Eventually, there was a ban on the colouring used. The practice stopped for a while but it seems that many are doing it again…

Boiled pork, dyed red

Perhaps, they are now using some kind of permitted dye, I wouldn’t know. Some places will use stewed pork instead – I sure would not mind that…

Kampua mee, stewed pork

I cannot remember exactly what kampua mee was like in my younger days – no matter how authentic they insist theirs is today, it sure is not the same anymore. Long ago, they used locally-made (or at least, that was I thought they were) chio cheng (light soy sauce) in a jar and locally-made chili sauce, also in a jar. I remember my late cousin would always want to go to the washroom after eating the noodles tossed in the chili sauce…but once and once only. What they use today sure aren’t as nice so of course, what you get will be different from what we had before. They are all from West Malaysia or China, all in bottles…or when they buy in bulk, in big rectangular kerosene tins.

Even the noodles may be different these days – kampua mee is handmade, thicker and straight while kolo mee is machine made, thinner and more curly – but they are used interchangeably these days and some people may prefer one over the other which may not be what we used to enjoy long ago.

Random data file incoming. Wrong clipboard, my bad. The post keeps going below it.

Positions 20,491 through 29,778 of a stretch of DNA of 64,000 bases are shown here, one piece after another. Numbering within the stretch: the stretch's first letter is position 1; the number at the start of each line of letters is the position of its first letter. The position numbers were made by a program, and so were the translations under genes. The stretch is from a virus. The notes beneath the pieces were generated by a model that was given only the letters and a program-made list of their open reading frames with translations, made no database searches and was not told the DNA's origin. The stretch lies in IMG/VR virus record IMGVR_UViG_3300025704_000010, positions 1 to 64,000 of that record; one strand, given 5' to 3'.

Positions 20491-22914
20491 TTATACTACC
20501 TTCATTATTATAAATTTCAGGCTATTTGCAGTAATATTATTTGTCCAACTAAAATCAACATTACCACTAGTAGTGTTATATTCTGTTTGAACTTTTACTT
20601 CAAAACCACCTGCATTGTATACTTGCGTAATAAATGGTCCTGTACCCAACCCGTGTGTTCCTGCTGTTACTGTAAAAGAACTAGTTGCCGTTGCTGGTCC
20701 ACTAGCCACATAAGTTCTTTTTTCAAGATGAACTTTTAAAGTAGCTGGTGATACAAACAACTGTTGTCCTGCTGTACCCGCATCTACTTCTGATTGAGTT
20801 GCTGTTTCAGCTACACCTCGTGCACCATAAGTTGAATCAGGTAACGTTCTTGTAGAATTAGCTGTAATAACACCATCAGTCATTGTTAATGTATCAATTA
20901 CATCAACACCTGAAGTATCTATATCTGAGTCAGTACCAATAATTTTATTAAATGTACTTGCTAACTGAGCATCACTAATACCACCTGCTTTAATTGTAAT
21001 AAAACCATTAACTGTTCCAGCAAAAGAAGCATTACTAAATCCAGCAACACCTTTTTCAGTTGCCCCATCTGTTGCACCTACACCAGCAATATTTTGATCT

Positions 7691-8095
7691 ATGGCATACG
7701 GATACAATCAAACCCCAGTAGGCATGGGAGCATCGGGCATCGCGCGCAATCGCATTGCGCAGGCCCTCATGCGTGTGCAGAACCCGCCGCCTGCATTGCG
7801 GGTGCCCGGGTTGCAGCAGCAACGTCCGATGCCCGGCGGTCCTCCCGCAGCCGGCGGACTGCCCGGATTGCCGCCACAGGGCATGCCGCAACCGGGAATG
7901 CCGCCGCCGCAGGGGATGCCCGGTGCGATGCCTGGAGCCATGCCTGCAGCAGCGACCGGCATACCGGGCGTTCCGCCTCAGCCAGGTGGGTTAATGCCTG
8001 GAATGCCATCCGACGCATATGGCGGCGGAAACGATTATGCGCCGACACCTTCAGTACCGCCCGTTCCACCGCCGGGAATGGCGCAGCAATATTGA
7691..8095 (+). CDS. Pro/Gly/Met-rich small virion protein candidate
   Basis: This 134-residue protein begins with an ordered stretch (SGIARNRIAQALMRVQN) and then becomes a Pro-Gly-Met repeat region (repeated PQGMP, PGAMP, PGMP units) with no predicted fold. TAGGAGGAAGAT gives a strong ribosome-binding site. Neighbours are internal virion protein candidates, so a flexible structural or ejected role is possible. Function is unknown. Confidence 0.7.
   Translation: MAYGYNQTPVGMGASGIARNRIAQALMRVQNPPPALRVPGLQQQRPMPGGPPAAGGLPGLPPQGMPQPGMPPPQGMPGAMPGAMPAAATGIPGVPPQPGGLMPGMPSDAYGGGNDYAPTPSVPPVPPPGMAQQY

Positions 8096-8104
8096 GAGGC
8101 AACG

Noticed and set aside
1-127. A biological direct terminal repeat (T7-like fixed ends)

Well, say what you want. Time passes, things change. These days, there are so many coffee shops, so many kampua mee stalls. Don’t be surprised that the kampua mee at one place may be different from the one right next door. We just take each one as it is – no need to make a fuss and as long as it is nice (enough), we will go and enjoy it, no point hanging on to what’s past, knowing that things will never be the same again.

Stay inside…

Last Sunday, we went out for lunch. I asked my girl what she would like to have and she said she would want to go for the nasi biryani here…AGAIN! I said we were there just the other day but she insisted – she loves the nasi biryani from the North Indian chef so much, more authentic than elsewhere, she says and she doesn’t mind going for it again and again.

This round, she went for the butter tandoori chicken curry biryani

Cafe IND butter tandoori chicken curry biryani

…which, of course, took a while as the guy cooks the biryani rice from scratch upon order, not like most places where they cook one whole tub and scoop to serve to you when you ask for it. He also cooks the tandoori chicken fresh and uses it to cook the butter chicken curry – that is why you get the lovely fragrance of the tandoori-cooked meat in the dish. Needless to say, you will need to wait a bit but it is well worth it.

I saw that they had quite a lot of new dishes in their menu including some korma chicken or lamb and I requested for the latter with biryani rice…

Cafe IND mutton kurma biryani rice

…to try. It was very nice, completely different from our Malay kurma meat dish which, I feel, is something like their opor ayam

Cafe IND opor ayam

…on their Indonesian menu. Of course, my missus had something from that, with a special request for it to be super extra spicy, their mee nyemek